## Slides from Chicago Graph Database April Meet-up

Thank you again to Groupon Engineering! They hosted our Graph Database Meet-up at their Headquarters.

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## Visualizing a set of Hiveplots with Neo4j

What should a graph look like and how can I tell two graphs apart?

## JUNG in Neo4j – Part 1

It’s nice to have an arsenal. In the world of graph databases, one such stock room is the Java Universal Network/Graph Framework(JUNG) which contains a cache of algorithms from graph theory, data mining, and social network analysis, such as routines for clustering, decomposition, optimization, random graph generation, statistical analysis, and calculation of network distances, flows, and importance measures (centrality, PageRank, HITS, etc.).

We can use JUNG via the Blueprints ouplementation and access it via Gremlin. It doesn’t come pre-packaged with Neo4j, but Michael Hunger playing the role of “Tank” and was able to load up our stock room with a few key strokes.

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## Max Flow with Gremlin and Transactions

The maximum flow problem was formulated by T.E. Harris as follows:

Consider a rail network connecting two cities by way of a number of intermediate cities, where each link of the network has a number assigned to it representing its capacity. Assuming a steady state condition, a nd a maximal flow from one given city to the other.

Back in the mid 1950s the US Military had an interest in finding out how much capacity the Soviet railway network had to move cargo from the Western Soviet Union to Eastern Europe. This lead to the Maximum Flow problem and the Ford–Fulkerson algorithm to solve it.

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## Who is the Greatest?

I done wrestled with an alligator, I done tussled with a whale, only last week I murdered a rock, injured a stone, hospitalized a brick. I’m so mean I make medicine sick.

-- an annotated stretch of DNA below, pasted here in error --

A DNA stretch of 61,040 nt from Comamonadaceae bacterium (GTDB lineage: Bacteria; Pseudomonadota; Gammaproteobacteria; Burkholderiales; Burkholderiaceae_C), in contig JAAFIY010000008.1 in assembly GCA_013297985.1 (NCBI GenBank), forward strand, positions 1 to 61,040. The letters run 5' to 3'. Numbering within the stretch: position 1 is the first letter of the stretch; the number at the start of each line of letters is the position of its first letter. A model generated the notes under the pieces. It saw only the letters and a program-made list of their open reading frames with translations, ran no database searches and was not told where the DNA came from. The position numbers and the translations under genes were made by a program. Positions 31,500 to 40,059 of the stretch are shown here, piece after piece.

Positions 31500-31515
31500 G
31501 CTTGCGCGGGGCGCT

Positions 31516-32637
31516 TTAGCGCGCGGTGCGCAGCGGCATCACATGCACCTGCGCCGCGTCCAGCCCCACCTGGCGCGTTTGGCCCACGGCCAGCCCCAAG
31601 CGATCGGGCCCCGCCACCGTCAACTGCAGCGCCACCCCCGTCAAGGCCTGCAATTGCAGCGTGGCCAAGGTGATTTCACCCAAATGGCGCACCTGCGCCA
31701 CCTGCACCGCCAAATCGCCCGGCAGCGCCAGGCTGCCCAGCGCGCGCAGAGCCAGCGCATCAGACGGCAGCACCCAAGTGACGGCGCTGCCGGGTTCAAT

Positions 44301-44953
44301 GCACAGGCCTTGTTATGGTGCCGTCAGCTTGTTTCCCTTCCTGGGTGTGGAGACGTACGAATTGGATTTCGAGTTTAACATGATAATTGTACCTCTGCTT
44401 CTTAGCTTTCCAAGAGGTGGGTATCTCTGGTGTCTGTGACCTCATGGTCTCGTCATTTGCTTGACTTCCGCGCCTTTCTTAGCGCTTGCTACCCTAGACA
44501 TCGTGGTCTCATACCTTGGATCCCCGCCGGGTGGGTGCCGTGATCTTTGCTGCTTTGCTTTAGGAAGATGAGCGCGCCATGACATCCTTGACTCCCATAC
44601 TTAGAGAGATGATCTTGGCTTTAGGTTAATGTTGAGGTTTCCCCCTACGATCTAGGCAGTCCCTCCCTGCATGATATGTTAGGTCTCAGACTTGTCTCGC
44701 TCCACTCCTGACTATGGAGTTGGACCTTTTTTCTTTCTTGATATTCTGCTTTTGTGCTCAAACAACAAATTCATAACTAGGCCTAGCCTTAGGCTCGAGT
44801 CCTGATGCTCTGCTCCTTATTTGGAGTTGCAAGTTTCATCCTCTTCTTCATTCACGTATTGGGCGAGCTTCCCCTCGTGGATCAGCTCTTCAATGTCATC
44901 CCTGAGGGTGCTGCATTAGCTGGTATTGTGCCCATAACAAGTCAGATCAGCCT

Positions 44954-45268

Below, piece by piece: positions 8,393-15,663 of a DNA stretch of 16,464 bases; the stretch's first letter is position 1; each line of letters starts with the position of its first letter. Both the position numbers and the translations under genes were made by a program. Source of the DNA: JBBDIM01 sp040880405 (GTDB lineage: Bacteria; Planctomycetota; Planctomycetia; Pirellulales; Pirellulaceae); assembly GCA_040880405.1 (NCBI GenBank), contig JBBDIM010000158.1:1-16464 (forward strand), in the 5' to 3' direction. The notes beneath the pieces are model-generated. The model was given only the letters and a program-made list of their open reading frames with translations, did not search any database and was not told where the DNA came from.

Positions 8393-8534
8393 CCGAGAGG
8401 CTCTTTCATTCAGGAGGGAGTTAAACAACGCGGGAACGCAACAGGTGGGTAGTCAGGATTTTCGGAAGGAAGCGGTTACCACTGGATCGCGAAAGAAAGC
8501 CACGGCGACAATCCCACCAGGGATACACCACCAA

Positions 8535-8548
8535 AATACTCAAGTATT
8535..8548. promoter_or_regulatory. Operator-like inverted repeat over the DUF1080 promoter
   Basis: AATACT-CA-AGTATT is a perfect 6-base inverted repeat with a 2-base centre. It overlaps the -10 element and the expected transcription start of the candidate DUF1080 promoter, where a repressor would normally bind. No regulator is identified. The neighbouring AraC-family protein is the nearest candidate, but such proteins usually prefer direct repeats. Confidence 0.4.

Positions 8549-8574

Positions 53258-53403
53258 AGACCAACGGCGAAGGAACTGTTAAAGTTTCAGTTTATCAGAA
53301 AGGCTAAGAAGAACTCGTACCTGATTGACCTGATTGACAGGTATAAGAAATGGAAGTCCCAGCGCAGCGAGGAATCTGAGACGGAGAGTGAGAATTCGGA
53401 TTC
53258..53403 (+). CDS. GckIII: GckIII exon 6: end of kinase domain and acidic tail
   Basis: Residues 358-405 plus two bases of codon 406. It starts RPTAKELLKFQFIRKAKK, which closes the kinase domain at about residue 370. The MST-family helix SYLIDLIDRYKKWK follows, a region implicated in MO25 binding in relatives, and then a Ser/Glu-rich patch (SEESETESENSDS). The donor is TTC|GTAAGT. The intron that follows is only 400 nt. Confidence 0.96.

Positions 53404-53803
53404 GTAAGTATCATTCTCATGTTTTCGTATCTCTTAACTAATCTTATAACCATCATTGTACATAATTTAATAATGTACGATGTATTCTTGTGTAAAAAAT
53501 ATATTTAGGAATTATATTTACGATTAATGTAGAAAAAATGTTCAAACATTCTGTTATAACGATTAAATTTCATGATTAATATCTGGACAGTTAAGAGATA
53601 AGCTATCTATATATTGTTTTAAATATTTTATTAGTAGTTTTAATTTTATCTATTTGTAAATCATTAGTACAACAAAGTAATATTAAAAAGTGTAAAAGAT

He floats like a butterfly and stings like a bee, but is Muhammad Ali truly the greatest? Greater than the Beatles? Greater than Alexander? Greater than Sliced Bread? Let’s find out.

We begin by requiring neography and creating a function to help us create the greats.

```require 'rubygems'
require 'neography'

def create_great(name)
Neography::Node.create("name" => name)
end
```

There are a ton of greats out there, but we’ll keep it simple and create just 8 of the greatest greats.

## Gremlin with Neography

Gremlin is a domain specific language for traversing property graphs. Neo4j is one of the databases that can speak the gremlin language, and as promised I’ll show you how you can use it to implement friend recommendations as well as degrees of separation.

We can send any gremlin script to Neo4j via the REST API and neography using the execute_script command. Let’s implement suggestions_for so it sends a gremlin script to the server:

```def suggestions_for(node)
node_id = node["self"].split('/').last.to_i
@neo.execute_script("g.v(node_id).
in('friends').
in('friends').
dedup.
filter{it != g.v(node_id)}.
name", {:node_id => node_id})
end

puts "Johnathan should become friends with #{suggestions_for(johnathan).join(', ')}"

# RESULT
# Johnathan should become friends with Mary, Phil
```